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Drop out from out-patient mental healthcare in the World Health Organization's World Mental Health Survey initiative


Wells, JE and Browne, MO and Aguilar-Gaxiola, S and Al-Hamzawi, A and Alonso, J and Angermeyer, MC and Bouzan, C and Bruffaerts, R and Bunting, B and Caldas-de-Almeida, JM and de Girolamo, G and de Graaf, R and Florescu, S and Fukao, A and Gureje, O and Hinkov, HR and Hu, C and Hwang, I and Karam, EG and Kostyuchenko, S and Kovess-Masfety, V and Levinson, D and Liu, Z and Medina-Mora, ME and Nizamie, SH and Posada-Villa, J and Sampson, NA and Stein, DJ and Viana, MC and Kessler, RC, Drop out from out-patient mental healthcare in the World Health Organization's World Mental Health Survey initiative, British Journal of Psychiatry, 202 pp. 42-49. ISSN 0007-1250 (2013) [Refereed Article]

Copyright Statement

Copyright 2013 The Royal College of Psychiatrists

DOI: doi:10.1192/bjp.bp.112.113134


Background: Previous community surveys of the drop out from mental health treatment have been carried out only in the USA and Canada.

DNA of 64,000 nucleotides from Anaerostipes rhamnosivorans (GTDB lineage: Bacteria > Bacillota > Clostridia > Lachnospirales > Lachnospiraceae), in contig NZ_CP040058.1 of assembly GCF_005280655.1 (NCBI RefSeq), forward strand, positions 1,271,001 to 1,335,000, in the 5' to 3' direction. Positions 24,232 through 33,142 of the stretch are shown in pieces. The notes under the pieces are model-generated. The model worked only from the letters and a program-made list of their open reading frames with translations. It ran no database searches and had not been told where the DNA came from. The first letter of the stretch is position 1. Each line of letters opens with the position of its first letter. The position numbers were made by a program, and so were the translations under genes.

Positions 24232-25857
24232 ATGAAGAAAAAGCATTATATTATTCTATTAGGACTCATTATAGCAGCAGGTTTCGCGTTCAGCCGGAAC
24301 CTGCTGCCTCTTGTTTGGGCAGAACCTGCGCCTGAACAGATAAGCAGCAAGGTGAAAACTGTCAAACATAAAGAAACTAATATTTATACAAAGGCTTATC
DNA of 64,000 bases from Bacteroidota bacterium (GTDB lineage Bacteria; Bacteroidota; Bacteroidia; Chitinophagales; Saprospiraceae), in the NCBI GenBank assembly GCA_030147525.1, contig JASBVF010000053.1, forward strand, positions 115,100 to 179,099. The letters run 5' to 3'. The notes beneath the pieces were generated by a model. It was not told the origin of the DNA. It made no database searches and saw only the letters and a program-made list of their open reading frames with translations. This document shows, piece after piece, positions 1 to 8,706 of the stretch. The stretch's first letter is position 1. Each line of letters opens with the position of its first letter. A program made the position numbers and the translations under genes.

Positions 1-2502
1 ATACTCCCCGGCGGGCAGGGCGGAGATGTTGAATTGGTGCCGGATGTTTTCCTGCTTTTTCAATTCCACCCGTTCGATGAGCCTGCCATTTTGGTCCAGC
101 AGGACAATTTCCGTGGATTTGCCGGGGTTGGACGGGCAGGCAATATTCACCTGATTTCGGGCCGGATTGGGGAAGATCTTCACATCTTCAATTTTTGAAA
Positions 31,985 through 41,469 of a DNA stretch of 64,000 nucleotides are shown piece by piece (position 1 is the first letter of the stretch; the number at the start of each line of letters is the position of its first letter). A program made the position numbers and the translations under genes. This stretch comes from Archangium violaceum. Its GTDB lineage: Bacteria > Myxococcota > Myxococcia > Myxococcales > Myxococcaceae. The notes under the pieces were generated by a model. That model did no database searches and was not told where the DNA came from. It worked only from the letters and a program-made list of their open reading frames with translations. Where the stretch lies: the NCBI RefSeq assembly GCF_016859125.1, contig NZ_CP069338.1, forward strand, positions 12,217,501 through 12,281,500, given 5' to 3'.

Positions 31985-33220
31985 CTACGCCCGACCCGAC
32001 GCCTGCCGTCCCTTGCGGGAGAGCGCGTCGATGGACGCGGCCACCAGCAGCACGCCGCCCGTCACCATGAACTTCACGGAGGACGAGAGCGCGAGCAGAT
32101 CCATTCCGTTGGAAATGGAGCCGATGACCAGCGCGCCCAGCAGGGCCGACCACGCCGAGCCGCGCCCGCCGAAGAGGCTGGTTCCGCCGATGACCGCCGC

Aims: To explore mental health treatment drop out in the World Health Organization World Mental Health Surveys.

Method: Representative face-to-face household surveys were conducted among adults in 24 countries. People who reported mental health treatment in the 12 months before interview (n = 8482) were asked about drop out, defined as stopping treatment before the provider wanted.

Results: Overall, drop out was 31.7%: 26.3% in high-income countries, 45.1% in upper-middle-income countries, and 37.6% in low/lower-middle-income countries. Drop out from psychiatrists was 21.3% overall and similar across country income groups (high 20.3%, upper-middle 23.6%, low/lower-middle 23.8%) but the pattern of drop out across other sectors differed by country income group. Drop out was more likely early in treatment, particularly after the second visit.

Conclusions: Drop out needs to be reduced to ensure effective treatment.

Item Details

Item Type:Refereed Article
Research Division:Health Sciences
Research Group:Health services and systems
Research Field:Mental health services
Objective Division:Health
Objective Group:Public health (excl. specific population health)
Objective Field:Mental health
UTAS Author:Browne, MO (Professor Mark Oakley Browne)
ID Code:83017
Year Published:2013
Web of Science® Times Cited:54
Deposited By:Medicine
Deposited On:2013-02-27
Last Modified:2017-11-06

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